02:03 GMT22 September 2020
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    Bringing the banking system under public control may ultimately be the only way to prevent the ongoing cycle of "scandal after scandal" in the financial sector, long-time economist Michael Roberts tells Sputnik.

    The last ten years have seen many governments and regulatory institutions argue that tougher rules and regulations have been implemented onto the banking sector, since the financial crash of 2008-2009, in order to avoid the kinds of waste, fraud and criminality which was revealed during the Great Recession.

    Michael Roberts has worked as an economist with investment research firms in the City of London for over 30 years. Mr Roberts, who authored The Great Recession: Profit cycles, economic crisis, explains that malfeasance and fraud continue to plague the system and argues that a more direct approach is needed in order to deal with financial crime properly.

    Sputnik: You've recently argued that "regulation does not work". What exactly do you mean by that?

    Michael Roberts: Instead of many important services being publicly owned and accountable, in the last 30 years, they have been privatised and accountability for the likes of private social care, water, gas and telecomms has been delegated to appointed 'independent' regulators. In the case of finance, rather than direct ownership and control of the major banks and financial institutions, so-called regulatory authorities are supposed to ensure fair play, transparency and good governance. But scandal after scandal has shown that such regulation has failed to protect the public interest, improve efficiency and avoid fraud and corruption.

    Sputnik: Can you give some key examples of how policy makers have sought to regulate the system that have nonetheless failed?

    Michael Roberts: In the global banking system there are loads of cases of banks acting as money launderers for criminal operations, of providing tax evasion for rich individuals and corporations; of acting in cabal to fix interest rates and squeeze commissions. Regulators have failed to stop this; and usually arrive after the event rather than prevent it. And often when taking legal action, regulators fail to get convictions.The global financial crash produced hundreds of examples of fraud and sharp practice at the public expense, let alone generating huge job and income losses. But the reckless and greedy actions of bank executives went mostly unpunished - nobody went to jail and many kept their bonuses and lavish pensions. And not just in banking: more recent cases of outsourcing companies like Carillion reveal how public money was wasted, pension funds were drained, while huge dividends were paid to shareholders and yet 'regulators' failed to notice.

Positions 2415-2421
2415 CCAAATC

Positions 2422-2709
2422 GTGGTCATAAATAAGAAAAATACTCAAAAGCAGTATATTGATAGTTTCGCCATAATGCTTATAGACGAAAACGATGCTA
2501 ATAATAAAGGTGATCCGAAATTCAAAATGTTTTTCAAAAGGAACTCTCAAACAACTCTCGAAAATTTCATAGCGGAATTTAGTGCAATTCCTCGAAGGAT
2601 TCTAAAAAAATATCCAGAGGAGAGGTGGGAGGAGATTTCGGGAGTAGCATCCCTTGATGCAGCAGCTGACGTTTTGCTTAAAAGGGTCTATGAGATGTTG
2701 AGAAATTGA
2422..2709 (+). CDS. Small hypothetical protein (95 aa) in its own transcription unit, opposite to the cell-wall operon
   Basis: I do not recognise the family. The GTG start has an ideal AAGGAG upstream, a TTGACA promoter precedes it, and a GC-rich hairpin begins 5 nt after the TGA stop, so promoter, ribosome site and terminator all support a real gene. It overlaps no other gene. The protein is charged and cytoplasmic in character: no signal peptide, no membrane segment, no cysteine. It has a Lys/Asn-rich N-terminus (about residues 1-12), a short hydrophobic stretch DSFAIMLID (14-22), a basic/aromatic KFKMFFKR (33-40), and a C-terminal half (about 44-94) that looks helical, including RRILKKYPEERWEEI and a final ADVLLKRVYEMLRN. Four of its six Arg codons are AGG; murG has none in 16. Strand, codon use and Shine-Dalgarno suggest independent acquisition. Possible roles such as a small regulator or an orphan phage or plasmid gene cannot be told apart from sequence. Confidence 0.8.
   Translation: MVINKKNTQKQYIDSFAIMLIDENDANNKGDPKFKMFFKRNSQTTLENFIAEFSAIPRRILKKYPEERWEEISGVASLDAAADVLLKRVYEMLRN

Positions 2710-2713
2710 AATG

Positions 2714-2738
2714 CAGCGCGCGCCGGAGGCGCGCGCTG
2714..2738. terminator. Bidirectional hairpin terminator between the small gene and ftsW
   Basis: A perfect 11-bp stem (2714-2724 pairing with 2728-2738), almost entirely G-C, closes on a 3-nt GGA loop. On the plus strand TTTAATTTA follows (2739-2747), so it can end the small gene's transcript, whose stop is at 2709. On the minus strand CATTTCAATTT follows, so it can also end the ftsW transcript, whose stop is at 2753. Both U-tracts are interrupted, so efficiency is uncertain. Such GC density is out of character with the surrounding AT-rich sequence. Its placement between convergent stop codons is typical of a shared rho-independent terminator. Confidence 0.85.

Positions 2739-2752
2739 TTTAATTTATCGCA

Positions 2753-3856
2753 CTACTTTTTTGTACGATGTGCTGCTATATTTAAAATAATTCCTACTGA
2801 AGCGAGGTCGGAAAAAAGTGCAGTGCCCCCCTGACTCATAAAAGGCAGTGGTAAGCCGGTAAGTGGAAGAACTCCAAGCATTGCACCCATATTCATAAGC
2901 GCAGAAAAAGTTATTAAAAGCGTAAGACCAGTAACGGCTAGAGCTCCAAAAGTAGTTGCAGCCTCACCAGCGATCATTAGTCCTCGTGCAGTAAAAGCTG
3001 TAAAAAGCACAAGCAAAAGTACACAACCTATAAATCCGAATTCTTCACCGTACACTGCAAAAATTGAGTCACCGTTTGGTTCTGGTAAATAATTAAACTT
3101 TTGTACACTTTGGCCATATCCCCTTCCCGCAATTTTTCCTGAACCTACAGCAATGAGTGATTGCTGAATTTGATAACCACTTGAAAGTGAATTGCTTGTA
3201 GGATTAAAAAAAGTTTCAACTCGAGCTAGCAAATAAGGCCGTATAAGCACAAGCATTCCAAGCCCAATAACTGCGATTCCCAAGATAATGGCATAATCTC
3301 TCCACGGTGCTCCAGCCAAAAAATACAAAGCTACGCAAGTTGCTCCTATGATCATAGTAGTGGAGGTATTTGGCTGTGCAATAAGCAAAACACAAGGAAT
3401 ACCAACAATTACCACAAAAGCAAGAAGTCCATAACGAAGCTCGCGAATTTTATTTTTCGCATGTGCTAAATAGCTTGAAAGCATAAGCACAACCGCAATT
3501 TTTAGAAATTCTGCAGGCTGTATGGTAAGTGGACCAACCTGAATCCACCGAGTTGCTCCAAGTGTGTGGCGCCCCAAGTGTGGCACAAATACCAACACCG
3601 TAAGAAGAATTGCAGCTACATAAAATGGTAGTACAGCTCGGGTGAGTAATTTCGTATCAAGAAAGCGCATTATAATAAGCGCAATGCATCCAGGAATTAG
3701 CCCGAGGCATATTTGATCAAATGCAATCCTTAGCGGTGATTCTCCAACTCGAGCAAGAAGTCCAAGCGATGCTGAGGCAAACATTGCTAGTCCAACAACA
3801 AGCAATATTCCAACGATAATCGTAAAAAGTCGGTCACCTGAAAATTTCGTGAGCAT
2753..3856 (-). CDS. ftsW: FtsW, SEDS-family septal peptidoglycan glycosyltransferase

Sputnik: Isn't it simply possible that the reason certain regulations have failed is because they were inadequate and if the correct rules and regulations were applied then we would see that they do work?

    Michael Roberts: Some of the finest brains have acted as regulators with a host of powers to intervene, but when companies are at arms length and there is no direct accountability, experience has shown that there is no real control. After the global financial crash, bank regulation was tightened to stop future crashes, but the scandals continued: from the Libor interest rate fixing to the Danske Bank money laundering and most recently with the Wirecard accounting fraud - all supposedly under strict regulatory monitoring.

    Sputnik: Why do you think regulations have been failing in the manner you've described?

    Michael Roberts: Often regulators were formerly working in the companies they then regulated, they are poachers turned gamekeepers but with a soft spot for their old firms, they become too cosy with former colleagues. Also the complex accounting processes in multi-nationals make it difficult for regulators to penetrate what is really happening (if they can be bothered). But most important, public accountability requires public ownership and democratic control. Then top executives are responsible not to shareholders but to the government and public, not just striving to make a profit at any cost but instead to meet public needs.  

    Sputnik: Does that mean that there are no potential policies to address systemic risk, corruption and criminality within the financial sector?

    Michael Roberts: There are things that can be done: 1) international cooperation to end tax havens that allow the rich, corporations and criminals to stash away their money - estimated at 8 per cent of global GDP, tax revenue annually lost to governments worldwide 2) capital controls to check the movement of cash and assets across borders 3) taxation of financial transactions to catch some of the illegal and criminal flows. But above all, banks and major multinationals need to be under public control.  

    Sputnik: Should we be expecting another financial crash as a result of these systemic issues?

    Michael Roberts: Tax evasion and money laundering continues. But above all, international banks operate to make money through speculative investment rather than provide a public service to customers (households and businesses). While that is the main objective of banks, investment houses, hedge funds and private equity, there is every possibility of a new systemic crash, especially in the climate of this COVID pandemic.

    The views and opinions expressed in the article do not necessarily reflect those of Sputnik.


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